Grenfell and the tragedy of deregulation

Scrapping the rules that protect us costs lives

Sometimes something terrible happens from which we can’t turn our face. A tragedy like Grenfell: something that compels us all to look, longer than we would like; to ask questions; to demand answers.

There is a power in national mourning and in the national hunger for answers. Through a basic human desire to understand, oxygen and light are forced into deep fissures in our society, economy, and politics. It is already clear that the fire isn’t a story of one simple spark that engulfed a building. It was kindled by deep and systemic injustice, layered many storeys high. Of poor people stacked in unsafe homes, their demands unheeded, living a stone’s throw from mansions of insulting opulence. Of costs cut, cut and cut again. Of profit put ahead of people and of rules snipped away at, in the name of making money.

Grenfell has created a space – a cultural permission – to ask hard questions. Many people feel an abject loss of control over their lives, subjected as they are to corporate power, and faceless, uncaring economic diktats via Microsoft Excel. We are now all compelled to ask: what is the job of Government, really? It matters what companies are allowed to do, and whether governments have the stomach to make them do it.

Regulations do not exist simply to give pettifogging civil servants something to do. They protect us, among other things, from bad businesses (as well as, in principle at least, bad finance). It is absolutely our democratic right to demand the ability to make those rules, and see them properly enforced. But that right is being eroded. And people have started to notice. After Grenfell, commentator after commentator is now talking about deregulation – the government’s war on the principle and practice of telling companies what not to do. It may not be too much to suggest that the bubble that opposed regulation may have been popped, literally overnight.

In 2015 the New Economics Foundation concluded its major investigation into the furtive process that has been unfolding behind the scenes in Whitehall for years. Appalled at what we found, we called our final report Threat to Democracy’ – because that is exactly what it is.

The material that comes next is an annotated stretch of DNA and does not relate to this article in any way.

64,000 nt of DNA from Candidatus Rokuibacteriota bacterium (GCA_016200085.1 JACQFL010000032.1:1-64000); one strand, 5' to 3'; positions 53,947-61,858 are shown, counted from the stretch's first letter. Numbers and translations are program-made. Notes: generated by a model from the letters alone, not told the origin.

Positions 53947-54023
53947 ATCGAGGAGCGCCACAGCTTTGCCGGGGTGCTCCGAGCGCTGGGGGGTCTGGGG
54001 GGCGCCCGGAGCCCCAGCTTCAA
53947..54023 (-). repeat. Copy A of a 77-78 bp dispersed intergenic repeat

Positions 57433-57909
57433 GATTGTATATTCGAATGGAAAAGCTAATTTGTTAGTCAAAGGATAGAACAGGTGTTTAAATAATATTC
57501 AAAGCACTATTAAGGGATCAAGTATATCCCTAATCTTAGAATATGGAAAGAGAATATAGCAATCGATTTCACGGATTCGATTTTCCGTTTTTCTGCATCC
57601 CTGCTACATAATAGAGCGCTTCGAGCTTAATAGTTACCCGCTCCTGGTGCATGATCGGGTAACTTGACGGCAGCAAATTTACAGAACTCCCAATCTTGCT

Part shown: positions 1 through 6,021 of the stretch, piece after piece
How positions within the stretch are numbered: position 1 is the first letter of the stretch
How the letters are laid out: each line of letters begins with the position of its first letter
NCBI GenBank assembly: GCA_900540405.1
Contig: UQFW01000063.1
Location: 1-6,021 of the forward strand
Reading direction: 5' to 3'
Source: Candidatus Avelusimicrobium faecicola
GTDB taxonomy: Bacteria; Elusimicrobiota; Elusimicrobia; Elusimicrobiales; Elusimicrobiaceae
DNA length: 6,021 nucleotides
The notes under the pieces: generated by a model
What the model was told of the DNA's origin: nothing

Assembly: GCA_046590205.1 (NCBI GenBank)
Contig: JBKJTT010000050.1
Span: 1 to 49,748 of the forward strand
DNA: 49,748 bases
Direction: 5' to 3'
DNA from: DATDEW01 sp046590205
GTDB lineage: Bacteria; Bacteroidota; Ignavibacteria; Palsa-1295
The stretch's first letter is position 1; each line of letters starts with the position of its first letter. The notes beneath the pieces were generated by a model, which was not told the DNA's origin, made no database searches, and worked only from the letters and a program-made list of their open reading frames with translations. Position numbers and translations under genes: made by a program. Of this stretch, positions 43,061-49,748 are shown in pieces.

Britain is already one of the least-regulated economies in the developed’ world. But driven by a near-fanatical quest for business freedom’, successive governments have introduced arbitrary targets on how much regulation we can have and set up well-resourced taskforces to stamp down on new and old rules on everything from speed limits to home building.

The UK used to have a one in, two out” rule; in 2014 the government said construction companies shouldn’t have to fit sprinkler systems to new homes, because no new regulation could be introduced unless civil servants found two more to scrap. And we’ve since made it one worse: now we have one in, three out”. If you wanted to bring in a new regulation on fire safety in tower blocks, you’d have to offer up three other ones to sacrifice first.

It remains to be seen whether a chastened Government will, in this post-Grenfell parliament, retain its deregulatory zeal. But last year we warned that Brexit would only increase this deregulation drive; the Great Repeal Bill, set out in this week’s Queen’s Speech, threatens to give ministers the power to strike swathes of social and environmental protection from the post-EU statute book.

So what is the job of Government? That, it appears, depends. It seems abundantly clear that if you started all decisions from the principle not of how can we free up business’ but instead how can we protect people – particularly those most in need’, you wouldn’t even have conceived of the Red Tape Challenge. It would not even cross your mind – surely – to describe fire, environment or countless other vital protections as regulatory burdens’. And you absolutely, definitely wouldn’t set a target to cut this cost” by £10 billion.

Grenfell is a tragedy beyond comprehension. And it is a tragedy that it has taken this horror to make us all ask questions about what things like deregulation really mean. But for the sake of us all, now that we’ve asked it, let’s not stop asking it.

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